Archive for March, 2012

Base Curry Sauce

Masala Dabba

There’s an enthusiastic bunch of curryholics over on whose passion is reproducing the kind of curry dishes you’d find in a common-or-garden British Indian Restaurant (BIR). It’s a great website, containing recipes and discussions for the full range of BIR dishes. You name it, it’s there: onion bhajis, chicken tikka masala and saag aloo. The hottest topic on the website, however, has to be the creation of a “base” sauce. Indian restaurants in Britain will not typically cook their sauces (or gravies) freshly with each order. Preparing a curry from scratch would be too time-consuming. Instead, they will use a ladle or two of “base” and add extra ingredients to customise the dish: pre-cooked meat, tomatoes, extra spice, lentils etc. Indian gravies need to cook for some time in order to develop their flavour, but the use of a base sauce allows the restaurant to produce curries in no time at all.

While I admire the dedication of these enthusiasts, I can’t help chuckling at the lengths they go to in order to replicate dishes at home which are designed by restaurants to made as quickly and cheaply as possible. Surely all of their curries must taste the same? For me, the appeal of Indian food is the diversity of dishes available to the adventurous diner. Having said that, I understand the appeal of having producing some sort of basic curry sauce as it allows you to freeze or refrigerate portions for convenience. After a busy day at work, all you need to do is add some chicken or vegetables.

The difference between my curry “base” and those used by “The Star of Bengal” is that my sauce is delicious on it’s own. But you can still customise your curry depending on the style you prefer. Some variations are given in the notes below. This recipe will make enough for 12-15 servings.

I’ve found that when scaling up a dish, it’s not a case of simply multiplying all ingredients by “x”. There are some special considerations. Salt and any of the stronger spices (such as black pepper, chilli and garam masala) need to be added judiciously or else they may dominate the base sauce. I find it best to tread carefully with these items and adjust the flavours before serving the finished dish.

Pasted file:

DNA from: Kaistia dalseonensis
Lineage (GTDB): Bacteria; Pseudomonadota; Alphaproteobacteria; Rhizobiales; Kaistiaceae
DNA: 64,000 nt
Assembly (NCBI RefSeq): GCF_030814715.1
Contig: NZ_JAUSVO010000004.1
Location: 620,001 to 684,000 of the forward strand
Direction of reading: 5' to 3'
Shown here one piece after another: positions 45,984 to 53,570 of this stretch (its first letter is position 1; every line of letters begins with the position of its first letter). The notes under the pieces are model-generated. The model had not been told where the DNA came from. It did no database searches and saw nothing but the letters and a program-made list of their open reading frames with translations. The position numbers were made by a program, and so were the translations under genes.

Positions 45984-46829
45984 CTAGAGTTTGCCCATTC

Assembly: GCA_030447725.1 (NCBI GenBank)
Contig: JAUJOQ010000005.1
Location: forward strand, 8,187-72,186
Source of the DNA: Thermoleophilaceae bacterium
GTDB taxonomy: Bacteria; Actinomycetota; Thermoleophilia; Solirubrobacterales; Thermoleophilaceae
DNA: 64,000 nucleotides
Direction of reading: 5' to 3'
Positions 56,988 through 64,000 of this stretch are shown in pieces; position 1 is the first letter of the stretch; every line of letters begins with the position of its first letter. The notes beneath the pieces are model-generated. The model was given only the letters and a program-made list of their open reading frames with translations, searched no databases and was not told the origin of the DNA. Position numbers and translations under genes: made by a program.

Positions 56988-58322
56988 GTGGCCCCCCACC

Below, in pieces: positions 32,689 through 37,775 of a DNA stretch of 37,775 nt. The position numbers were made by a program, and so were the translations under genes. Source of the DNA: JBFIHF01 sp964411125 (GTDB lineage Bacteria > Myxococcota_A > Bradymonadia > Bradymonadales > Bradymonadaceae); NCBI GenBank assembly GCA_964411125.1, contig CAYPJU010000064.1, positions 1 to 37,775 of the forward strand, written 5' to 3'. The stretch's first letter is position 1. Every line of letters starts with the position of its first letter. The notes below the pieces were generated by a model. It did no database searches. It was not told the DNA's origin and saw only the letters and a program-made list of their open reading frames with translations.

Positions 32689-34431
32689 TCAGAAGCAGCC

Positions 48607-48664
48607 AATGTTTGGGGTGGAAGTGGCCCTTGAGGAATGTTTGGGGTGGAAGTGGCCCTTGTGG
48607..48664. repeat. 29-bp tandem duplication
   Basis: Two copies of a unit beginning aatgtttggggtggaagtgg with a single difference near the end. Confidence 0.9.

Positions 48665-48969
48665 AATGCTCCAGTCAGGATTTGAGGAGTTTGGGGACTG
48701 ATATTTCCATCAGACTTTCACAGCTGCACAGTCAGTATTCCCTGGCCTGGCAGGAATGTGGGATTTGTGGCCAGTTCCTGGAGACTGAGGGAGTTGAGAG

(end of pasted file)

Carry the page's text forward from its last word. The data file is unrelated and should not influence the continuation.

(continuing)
• 3 tbsp sunflower/groundnut oil
  • 2 tbsp butter
  • 1kg onions, chopped (about 4 very large onions)
  • 16 large cloves garlic, peeled
  • 100g root ginger, peeled
  • 2 tbsp of each of the following: ground cumin, ground coriander, turmeric, paprika,
  • 1 tbsp of each of the following: garam masala, dried fenugreek
  • 2 tsp black peppercorns, ground
  • 15 green cardamoms, crushed
  • 10 cloves
  • 4 black cardamoms
  • 6 x 400g canned tomatoes
  • 1 litre water
  • 1½ tsp sea salt


  1. Place a deep cast-iron casserole on the hob and heat the oil and butter. Cook the onions gently for around 30 minutes until soft and brown in colour. In the meantime, pre-heat the oven to 190°C.
  2. Chop finely or grate the garlic cloves and ginger. I use a mini-food processor for this.
  3. When the onions are brown and caramelised, add the garlic and ginger mixture and fry gently for a minute or two until softened. Add the ground spices and one can of tomatoes and stir-fry for a few minutes.
  4. Now remove the casserole from the heat and add the rest of the canned tomatoes. Using a stick blender, whizz the sauce until it’s very smooth.
  5. Put the casserole back on the heat and add the whole spices. Bring back up to a gentle simmer before covering the casserole and putting it in the oven for 1½ hours. I simply turn off the oven and leave the casserole in there overnight. Your reward is a sweet, deeply flavoured sauce. If you require a thinner consistency, just add some extra water.

Variations – Chicken and vegetables work best when de-frosting this curry sauce for a quick evening meal. Lamb and beef will take a little longer to cook, though that depends largely on the cut of meat you’re using. In my opinion, if you prefer meat curries it’s best to cook the sauce from scratch along with the lamb. Here are few of my favourite variations on restaurant and homestyle favourites.

  • Vegetable – my favourite because it’s so easy to prepare. Add two handfuls of diced fresh vegetables for each portion of sauce. Finish the dish with a dollop of natural yoghurt or some lemon juice.
  • Chicken – add a diced chicken fillet to each portion of sauce and simmer very gently until the chicken is cooked. Finish with a good sprinkle of homemade Garam Masala and a handful of chopped fresh coriander.
  • Coconut – you can make a creamy chicken or vegetable curries can by adding 200ml coconut milk 5 minutes before the end of cooking.
  • Saag – Make a spinach and chilli purée. Put 300g of spinach leaves in a large saucepan along with a splash of water. Place a lid on the saucepan and steam until the spinach has wilted down. Transfer the spinach to a liquidizer along with 2 chopped green chillies and any residual water from the spinach. Blend until smooth and add to the curry sauce. Add some dried fenugreek leaves and simmer gently for a few minutes. This makes an excellent addition to a chicken curry.
  • Madras – Add some extra chilli powder and the juice of half a lemon and simmer for 5 minutes.
  • Vindaloo – Adding lots of dried chillies, a slug of red wine vinegar and some cubes of fried potato. (Highly inauthentic of course, but delicious. Try this for a more authentic take on vindaloo.)
  • Dhansak – Add a portion of tarka dal, brown sugar, lemon juice and some cubed pineapple.

Serves 12-15.